FINAL EXAM SECTIONS AND OBJECTIVES FOR COLLEGE ALGEBRA 1.1 Solve linear equations and equations that lead to linear equations. a) Solve the equation: 1 (x + 5) 4 = 1 (2x 1) 2 3 b) Solve the equation: 3x
More informationContinued Fractions and the Euclidean Algorithm
Continued Fractions and the Euclidean Algorithm Lecture notes prepared for MATH 326, Spring 997 Department of Mathematics and Statistics University at Albany William F Hammond Table of Contents Introduction
More informationMathematics Curriculum
Common Core Mathematics Curriculum Table of Contents 1 Polynomial and Quadratic Expressions, Equations, and Functions MODULE 4 Module Overview... 3 Topic A: Quadratic Expressions, Equations, Functions,
More informationREVIEW EXERCISES DAVID J LOWRY
REVIEW EXERCISES DAVID J LOWRY Contents 1. Introduction 1 2. Elementary Functions 1 2.1. Factoring and Solving Quadratics 1 2.2. Polynomial Inequalities 3 2.3. Rational Functions 4 2.4. Exponentials and
More informationLinear Equations ! 25 30 35$ & " 350 150% & " 11,750 12,750 13,750% MATHEMATICS LEARNING SERVICE Centre for Learning and Professional Development
MathsTrack (NOTE Feb 2013: This is the old version of MathsTrack. New books will be created during 2013 and 2014) Topic 4 Module 9 Introduction Systems of to Matrices Linear Equations Income = Tickets!
More informationMathematics Placement
Mathematics Placement The ACT COMPASS math test is a selfadaptive test, which potentially tests students within four different levels of math including prealgebra, algebra, college algebra, and trigonometry.
More information2312 test 2 Fall 2010 Form B
2312 test 2 Fall 2010 Form B 1. Write the slopeintercept form of the equation of the line through the given point perpendicular to the given lin point: ( 7, 8) line: 9x 45y = 9 2. Evaluate the function
More information3.2 LOGARITHMIC FUNCTIONS AND THEIR GRAPHS. Copyright Cengage Learning. All rights reserved.
3.2 LOGARITHMIC FUNCTIONS AND THEIR GRAPHS Copyright Cengage Learning. All rights reserved. What You Should Learn Recognize and evaluate logarithmic functions with base a. Graph logarithmic functions.
More informationHIBBING COMMUNITY COLLEGE COURSE OUTLINE
HIBBING COMMUNITY COLLEGE COURSE OUTLINE COURSE NUMBER & TITLE:  Beginning Algebra CREDITS: 4 (Lec 4 / Lab 0) PREREQUISITES: MATH 0920: Fundamental Mathematics with a grade of C or better, Placement Exam,
More informationSolution of Linear Systems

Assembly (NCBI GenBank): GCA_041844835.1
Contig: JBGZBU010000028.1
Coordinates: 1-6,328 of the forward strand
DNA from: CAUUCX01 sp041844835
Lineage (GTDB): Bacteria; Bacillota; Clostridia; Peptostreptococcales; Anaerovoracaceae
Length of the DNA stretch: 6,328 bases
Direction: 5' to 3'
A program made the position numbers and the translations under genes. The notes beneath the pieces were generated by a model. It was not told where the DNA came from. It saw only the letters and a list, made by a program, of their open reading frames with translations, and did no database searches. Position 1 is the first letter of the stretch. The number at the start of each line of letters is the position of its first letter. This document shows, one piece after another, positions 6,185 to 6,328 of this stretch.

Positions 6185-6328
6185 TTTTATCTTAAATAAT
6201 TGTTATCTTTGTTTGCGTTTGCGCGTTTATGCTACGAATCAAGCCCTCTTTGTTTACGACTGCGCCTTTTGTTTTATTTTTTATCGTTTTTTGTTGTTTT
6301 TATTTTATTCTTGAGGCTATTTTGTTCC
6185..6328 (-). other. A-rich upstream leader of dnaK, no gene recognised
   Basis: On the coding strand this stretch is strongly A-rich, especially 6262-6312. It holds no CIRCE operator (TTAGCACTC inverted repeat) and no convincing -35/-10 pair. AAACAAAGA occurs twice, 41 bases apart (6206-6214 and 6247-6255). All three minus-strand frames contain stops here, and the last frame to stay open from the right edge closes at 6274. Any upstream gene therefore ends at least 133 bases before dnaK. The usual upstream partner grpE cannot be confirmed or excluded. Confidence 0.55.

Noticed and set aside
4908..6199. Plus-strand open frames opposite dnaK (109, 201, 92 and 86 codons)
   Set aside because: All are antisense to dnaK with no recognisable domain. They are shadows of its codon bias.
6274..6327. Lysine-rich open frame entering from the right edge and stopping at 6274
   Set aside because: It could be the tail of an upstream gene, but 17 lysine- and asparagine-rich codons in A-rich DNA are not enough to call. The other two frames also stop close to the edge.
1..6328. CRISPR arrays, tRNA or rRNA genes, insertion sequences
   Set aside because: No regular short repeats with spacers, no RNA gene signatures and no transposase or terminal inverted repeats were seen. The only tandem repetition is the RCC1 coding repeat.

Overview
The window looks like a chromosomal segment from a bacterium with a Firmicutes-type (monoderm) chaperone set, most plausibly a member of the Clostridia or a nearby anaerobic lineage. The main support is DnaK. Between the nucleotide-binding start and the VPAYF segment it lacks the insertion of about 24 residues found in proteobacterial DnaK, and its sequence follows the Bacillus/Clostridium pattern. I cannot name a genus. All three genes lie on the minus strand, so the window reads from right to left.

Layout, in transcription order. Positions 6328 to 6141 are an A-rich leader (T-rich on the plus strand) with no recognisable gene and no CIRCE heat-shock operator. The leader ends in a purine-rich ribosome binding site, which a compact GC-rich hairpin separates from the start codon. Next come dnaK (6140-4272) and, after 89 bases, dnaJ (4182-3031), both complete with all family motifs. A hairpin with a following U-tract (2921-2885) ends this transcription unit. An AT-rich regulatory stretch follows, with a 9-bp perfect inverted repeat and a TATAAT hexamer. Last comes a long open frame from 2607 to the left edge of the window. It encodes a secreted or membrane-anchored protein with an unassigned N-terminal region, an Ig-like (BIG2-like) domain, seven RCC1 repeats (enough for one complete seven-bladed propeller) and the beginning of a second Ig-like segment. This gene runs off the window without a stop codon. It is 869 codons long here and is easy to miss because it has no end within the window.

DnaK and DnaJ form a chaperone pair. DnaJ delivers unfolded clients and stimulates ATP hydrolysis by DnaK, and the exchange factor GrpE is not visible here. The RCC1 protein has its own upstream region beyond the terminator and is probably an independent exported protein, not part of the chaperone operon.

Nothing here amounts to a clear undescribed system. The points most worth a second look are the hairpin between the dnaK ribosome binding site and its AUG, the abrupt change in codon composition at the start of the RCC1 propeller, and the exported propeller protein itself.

Chapter 3 Solution of Linear Systems In this chapter we study algorithms for possibly the most commonly occurring problem in scientific computing, the solution of linear systems of equations. We start
More information1.2 GRAPHS OF EQUATIONS. Copyright Cengage Learning. All rights reserved.
1.2 GRAPHS OF EQUATIONS Copyright Cengage Learning. All rights reserved. What You Should Learn Sketch graphs of equations. Find x and yintercepts of graphs of equations. Use symmetry to sketch graphs
More informationAlgebra 1 Course Title
Algebra 1 Course Title Course wide 1. What patterns and methods are being used? Course wide 1. Students will be adept at solving and graphing linear and quadratic equations 2. Students will be adept
More informationSection 1.1 Linear Equations: Slope and Equations of Lines
Section. Linear Equations: Slope and Equations of Lines Slope The measure of the steepness of a line is called the slope of the line. It is the amount of change in y, the rise, divided by the amount of
More informationSolving Quadratic Equations
9.3 Solving Quadratic Equations by Using the Quadratic Formula 9.3 OBJECTIVES 1. Solve a quadratic equation by using the quadratic formula 2. Determine the nature of the solutions of a quadratic equation
More information1.3 Algebraic Expressions
1.3 Algebraic Expressions A polynomial is an expression of the form: a n x n + a n 1 x n 1 +... + a 2 x 2 + a 1 x + a 0 The numbers a 1, a 2,..., a n are called coefficients. Each of the separate parts,
More informationTo define function and introduce operations on the set of functions. To investigate which of the field properties hold in the set of functions
Chapter 7 Functions This unit defines and investigates functions as algebraic objects. First, we define functions and discuss various means of representing them. Then we introduce operations on functions
More information